Just a word to the wise: red color doesn’t mean that a peach is ripe—red skin is normal for certain types of peaches.


Plums are picked before they’re ripe and will ripen if allowed to sit on the countertop for a few days. You can also speed up the process by placing them in a brown paper bag. Does a plum’s flavor change as it ripens? Unlike bananas and peaches, plums do not become noticeably sweeter as they ripen, only softer. When shopping for plums, look for fruit that feels heavy in your hand and has a slight give. Soft plums are already past their prime.

Don’t miss our plum recipes worth savoring!


It’s hard to know how to tell if a melon is ripe. But when you know what to look for, you can be sure you’re eating yours at the right time! When shopping, look for a slight indentation on the stem. The netting (the pattern on the melon) should be raised and the exterior should be golden (not green). Like plums, good cantaloupes should feel heavy for their size. If you grab one that’s a touch too green, stash it in a paper bag for a day or two. It will ripen up.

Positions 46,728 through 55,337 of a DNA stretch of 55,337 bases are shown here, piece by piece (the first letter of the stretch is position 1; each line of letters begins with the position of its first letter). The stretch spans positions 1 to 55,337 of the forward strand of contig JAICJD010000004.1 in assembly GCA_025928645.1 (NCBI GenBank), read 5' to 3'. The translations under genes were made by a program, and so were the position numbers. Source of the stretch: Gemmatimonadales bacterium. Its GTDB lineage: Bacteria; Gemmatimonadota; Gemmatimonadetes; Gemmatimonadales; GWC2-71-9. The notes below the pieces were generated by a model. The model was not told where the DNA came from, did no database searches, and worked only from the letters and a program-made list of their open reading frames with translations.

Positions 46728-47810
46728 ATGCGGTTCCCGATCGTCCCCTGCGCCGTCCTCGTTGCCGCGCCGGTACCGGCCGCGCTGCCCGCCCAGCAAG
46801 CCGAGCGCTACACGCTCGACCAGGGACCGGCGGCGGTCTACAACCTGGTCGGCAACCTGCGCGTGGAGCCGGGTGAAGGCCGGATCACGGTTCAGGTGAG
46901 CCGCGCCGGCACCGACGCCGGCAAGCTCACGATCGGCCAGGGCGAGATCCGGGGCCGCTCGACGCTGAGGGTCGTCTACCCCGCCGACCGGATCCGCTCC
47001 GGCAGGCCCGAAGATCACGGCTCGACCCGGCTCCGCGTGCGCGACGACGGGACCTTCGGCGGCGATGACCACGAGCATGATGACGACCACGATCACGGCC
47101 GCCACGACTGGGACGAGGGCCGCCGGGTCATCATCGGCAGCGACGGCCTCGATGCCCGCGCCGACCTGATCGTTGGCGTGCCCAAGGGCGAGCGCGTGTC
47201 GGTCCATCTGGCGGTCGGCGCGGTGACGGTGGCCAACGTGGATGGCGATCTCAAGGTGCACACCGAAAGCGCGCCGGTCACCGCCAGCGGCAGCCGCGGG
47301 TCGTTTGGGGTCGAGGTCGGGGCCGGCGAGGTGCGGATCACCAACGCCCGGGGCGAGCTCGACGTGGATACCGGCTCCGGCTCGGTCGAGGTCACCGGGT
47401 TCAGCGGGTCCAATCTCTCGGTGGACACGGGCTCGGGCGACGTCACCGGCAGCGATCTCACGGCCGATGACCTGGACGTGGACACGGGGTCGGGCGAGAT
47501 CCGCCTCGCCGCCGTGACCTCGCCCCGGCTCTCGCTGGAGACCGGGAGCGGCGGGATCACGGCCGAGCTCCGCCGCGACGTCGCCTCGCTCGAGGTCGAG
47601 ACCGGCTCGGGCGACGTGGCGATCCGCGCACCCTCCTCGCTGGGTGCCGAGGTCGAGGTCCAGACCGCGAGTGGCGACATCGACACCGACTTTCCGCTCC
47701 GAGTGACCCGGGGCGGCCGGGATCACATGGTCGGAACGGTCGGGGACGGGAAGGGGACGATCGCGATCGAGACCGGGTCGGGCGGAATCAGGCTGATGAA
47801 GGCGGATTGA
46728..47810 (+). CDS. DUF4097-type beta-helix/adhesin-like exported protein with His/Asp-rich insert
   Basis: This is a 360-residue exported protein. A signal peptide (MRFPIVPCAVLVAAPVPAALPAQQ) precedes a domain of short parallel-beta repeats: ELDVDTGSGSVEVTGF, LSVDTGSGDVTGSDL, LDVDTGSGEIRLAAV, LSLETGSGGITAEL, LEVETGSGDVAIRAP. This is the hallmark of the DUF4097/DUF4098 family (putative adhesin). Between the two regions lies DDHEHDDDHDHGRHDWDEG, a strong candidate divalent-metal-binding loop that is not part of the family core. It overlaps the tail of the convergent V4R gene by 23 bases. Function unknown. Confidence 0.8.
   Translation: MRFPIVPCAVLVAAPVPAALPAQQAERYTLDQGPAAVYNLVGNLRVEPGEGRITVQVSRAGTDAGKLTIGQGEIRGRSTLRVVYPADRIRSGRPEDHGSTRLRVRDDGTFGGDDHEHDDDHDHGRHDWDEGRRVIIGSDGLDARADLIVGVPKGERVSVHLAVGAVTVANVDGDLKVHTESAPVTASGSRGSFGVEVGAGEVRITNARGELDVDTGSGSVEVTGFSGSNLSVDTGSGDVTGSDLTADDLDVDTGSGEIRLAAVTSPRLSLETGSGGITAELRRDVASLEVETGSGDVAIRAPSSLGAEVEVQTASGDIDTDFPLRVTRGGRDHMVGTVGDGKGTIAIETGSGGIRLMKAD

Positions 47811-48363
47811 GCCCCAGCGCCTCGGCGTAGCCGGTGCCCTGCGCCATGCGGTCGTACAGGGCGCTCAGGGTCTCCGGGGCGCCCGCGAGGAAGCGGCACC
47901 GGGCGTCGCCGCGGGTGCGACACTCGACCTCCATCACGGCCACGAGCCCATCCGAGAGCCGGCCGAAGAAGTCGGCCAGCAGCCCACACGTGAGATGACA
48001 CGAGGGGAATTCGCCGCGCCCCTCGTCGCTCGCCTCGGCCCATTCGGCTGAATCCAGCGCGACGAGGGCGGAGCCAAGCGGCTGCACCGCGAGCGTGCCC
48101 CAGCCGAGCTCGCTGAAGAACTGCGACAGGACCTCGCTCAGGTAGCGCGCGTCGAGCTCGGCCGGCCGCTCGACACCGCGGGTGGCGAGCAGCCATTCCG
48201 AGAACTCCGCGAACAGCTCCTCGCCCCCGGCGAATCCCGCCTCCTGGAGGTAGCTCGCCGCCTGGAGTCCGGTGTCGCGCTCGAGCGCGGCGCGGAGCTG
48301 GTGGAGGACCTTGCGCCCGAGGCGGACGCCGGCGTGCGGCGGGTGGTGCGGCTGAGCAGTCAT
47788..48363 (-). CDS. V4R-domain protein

Blueberries ripen after picking, provided they’re picked at the right time. If a blueberry is white or green, it was picked too soon and won’t ripen. How can you tell which blueberries are ripe? Keep an eye out for full-looking berries with a gray-blue color. They should be ready to eat (or pretty close).


The best tomatoes are those that are fully ripened on the vine, but tomatoes will ripen somewhat off the vine as long as they’re not exposed to the cold—that means no refrigerator! Stashing them in the fridge won’t help them keep longer, it just makes them mealy in texture. If you have a tomato that isn’t quite ripe, let it sit on the counter or toss it in a paper bag stem side up.

Fruits That Don’t Ripen After Picking


Strawberries don’t ripen once they’re picked, so if they don’t look ripe, they never will be. How can you tell which strawberries are the freshest? Look for a bright red color, a natural shine and fresh-looking green tops. Avoid berries with white tops or tips. Keep berries refrigerated, although they will taste sweeter if you let them come to room temperature before eating. Learn more about how to use your crisper drawer to keep produce fresh.